All Articles Tagged "lawsuit"
Have you ever started a Facebook page for your favorite celebrity or product? Well, Stacey Mattocks did when in 2008 she opened a Facebook page for her favorite TV show, The Game. Her page became such a hit that BET took notice and began to do business with Mattocks to promote the series. And with the help of Mattocks’ page the show’s popularity grew and the Facebook page garnered massive likes.
But things went south when BET wanted to take over the rights to the page. A messy lawsuit ensued last year. Finally a judgment has been rendered — and it could have a major impact on how we define who owns what on social media. A Florida judge has ruled that Facebook likes are not the property of page creators. According to the ruling, Mattocks can’t establish she owns a property interest in some 6.2 million likes she collected.
Mattocks had sued the Viacom-owned cable channel for “allegedly committing tortious interference, breach of contract, breach of good faith and fair dealing, and copyright infringement,” reports The Hollywood Reporter. Mattocks later amended the lawsuit to add a claim of unlawful conversion.
In her lawsuit, Mattocks charged that BET initially agreed to pay her $30 per hour to work as a social media “freelancer” and later offered her an $85,000-a-year salary, which she turned down. According to Mattocks, BET pulled out all the stops to change her mind, even flying her out to Los Angeles for promotional interviews. But when she refused to transfer ownership of the fan page to BET, Facebook temporarily shut down her account.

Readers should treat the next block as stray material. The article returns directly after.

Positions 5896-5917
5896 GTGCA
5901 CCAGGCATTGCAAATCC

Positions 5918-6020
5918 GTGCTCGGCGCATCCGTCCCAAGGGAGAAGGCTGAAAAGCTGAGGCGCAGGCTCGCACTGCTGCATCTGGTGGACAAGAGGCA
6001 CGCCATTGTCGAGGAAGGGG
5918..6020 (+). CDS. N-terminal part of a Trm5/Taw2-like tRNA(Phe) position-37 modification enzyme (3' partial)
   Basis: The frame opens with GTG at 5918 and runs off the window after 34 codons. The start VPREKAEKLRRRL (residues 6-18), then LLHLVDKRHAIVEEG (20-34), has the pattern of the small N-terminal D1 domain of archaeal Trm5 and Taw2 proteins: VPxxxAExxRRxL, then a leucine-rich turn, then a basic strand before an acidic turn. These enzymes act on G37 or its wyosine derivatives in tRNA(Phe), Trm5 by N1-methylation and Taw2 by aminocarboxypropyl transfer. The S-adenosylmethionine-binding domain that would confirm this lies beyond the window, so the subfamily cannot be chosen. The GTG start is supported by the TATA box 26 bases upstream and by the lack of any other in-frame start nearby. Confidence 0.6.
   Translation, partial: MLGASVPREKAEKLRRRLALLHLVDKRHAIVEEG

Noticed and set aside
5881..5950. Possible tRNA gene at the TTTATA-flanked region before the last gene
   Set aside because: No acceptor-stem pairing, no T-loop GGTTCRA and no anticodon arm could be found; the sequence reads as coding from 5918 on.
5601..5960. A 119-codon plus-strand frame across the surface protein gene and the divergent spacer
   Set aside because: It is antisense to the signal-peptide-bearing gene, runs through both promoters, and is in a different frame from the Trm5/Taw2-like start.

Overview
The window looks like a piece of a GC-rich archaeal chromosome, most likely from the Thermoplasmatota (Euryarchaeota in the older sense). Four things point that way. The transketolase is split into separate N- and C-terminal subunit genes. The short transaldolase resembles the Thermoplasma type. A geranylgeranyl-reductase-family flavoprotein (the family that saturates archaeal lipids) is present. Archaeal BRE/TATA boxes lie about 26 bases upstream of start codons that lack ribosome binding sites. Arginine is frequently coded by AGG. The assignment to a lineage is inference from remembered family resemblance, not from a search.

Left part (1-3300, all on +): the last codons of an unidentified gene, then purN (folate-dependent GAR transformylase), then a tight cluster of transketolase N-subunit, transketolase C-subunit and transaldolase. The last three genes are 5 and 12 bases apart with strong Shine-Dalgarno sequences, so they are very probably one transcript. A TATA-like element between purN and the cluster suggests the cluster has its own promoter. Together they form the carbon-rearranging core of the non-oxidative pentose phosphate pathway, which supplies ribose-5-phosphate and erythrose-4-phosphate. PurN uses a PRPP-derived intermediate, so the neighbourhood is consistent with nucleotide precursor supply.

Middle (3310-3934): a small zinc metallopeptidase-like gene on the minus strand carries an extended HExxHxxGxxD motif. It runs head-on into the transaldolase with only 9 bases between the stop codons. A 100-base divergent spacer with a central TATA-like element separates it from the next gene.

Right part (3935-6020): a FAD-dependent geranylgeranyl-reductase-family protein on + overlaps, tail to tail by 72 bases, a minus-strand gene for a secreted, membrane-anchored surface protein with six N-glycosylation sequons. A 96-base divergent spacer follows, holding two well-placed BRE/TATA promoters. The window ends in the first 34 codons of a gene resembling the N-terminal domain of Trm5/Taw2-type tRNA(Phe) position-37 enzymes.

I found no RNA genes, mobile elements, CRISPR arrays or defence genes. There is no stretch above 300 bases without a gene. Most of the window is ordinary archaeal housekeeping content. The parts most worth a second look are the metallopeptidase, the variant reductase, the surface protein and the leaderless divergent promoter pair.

What followed was a “Letter Agreement” with BET under which the network agreed that Mattocks wouldn’t be excluded from the page. In turn, she agreed to grant BET full administrative access. Mattocks says she signed the agreement under duress.
BET also tried to buy the page, offering $15,000; Mattocks requested $1.2 million, according to court papers. The negotiations continued and Mattocks dropped BET’s administrative access on the Facebook page from “manager” to “moderator.” BET, in turn, to issue a cease-and-desist letter. In the letter BET cited intellectual property and a demand to Facebook that it remove the page. This prompted Mattocks’ lawsuit.
“Based on the record, Mattocks cannot establish that she owns a property interest in the ‘likes’ on the FB Page,” writes the judge in an opinion (read more here). ” ‘Liking’ a Facebook Page simply means that the user is expressing his or her enjoyment or approval of the content. At any time, moreover, the user is free to revoke the ‘like’ by clicking an ‘unlike’ button. So if anyone can be deemed to own the ‘likes’ on a Page, it is the individual users responsible for them. Given the tenuous relationship between ‘likes’ on a Facebook Page and the creator of the Page, the ‘likes’ cannot be converted in the same manner as goodwill or other intangible business interests.”
The judge also dismissed Mattocks’ tortious interference claim, writing: “While BET may also have had other financial motives in disabling the Page and Twitter account, no record evidence shows that BET took these steps for purely malicious reasons.”
So remember, if you thinking to make money off a Facebook page for a product or other person, according to this judgment you have no legal ownership of pages’ likes. Be sure you know what’s yours and focus on monetizing those elements. Everything else belongs to users, Facebook and the Internet.
Chicago woman Sabrina Kropp has filed a lawsuit against her plastic surgeon, Dr. Robert Walton, for posting photos of her nose prior to having plastic surgery on his website labeled “cocaine nose.”
The Chicago Tribune says Dr. Walton took the photos of Kropp in 2004. At the time, the two had an understanding that the images of Kropp would be secure in her medical records. Despite this agreement, Dr.Walton used the photos to advertise his new practice, Plastic Surgery Chicago LLC. Dr. Walton published the photos of Kropp on his site in 2013. According to Dr. Walton’s website, the definition of a “cocaine nose” is: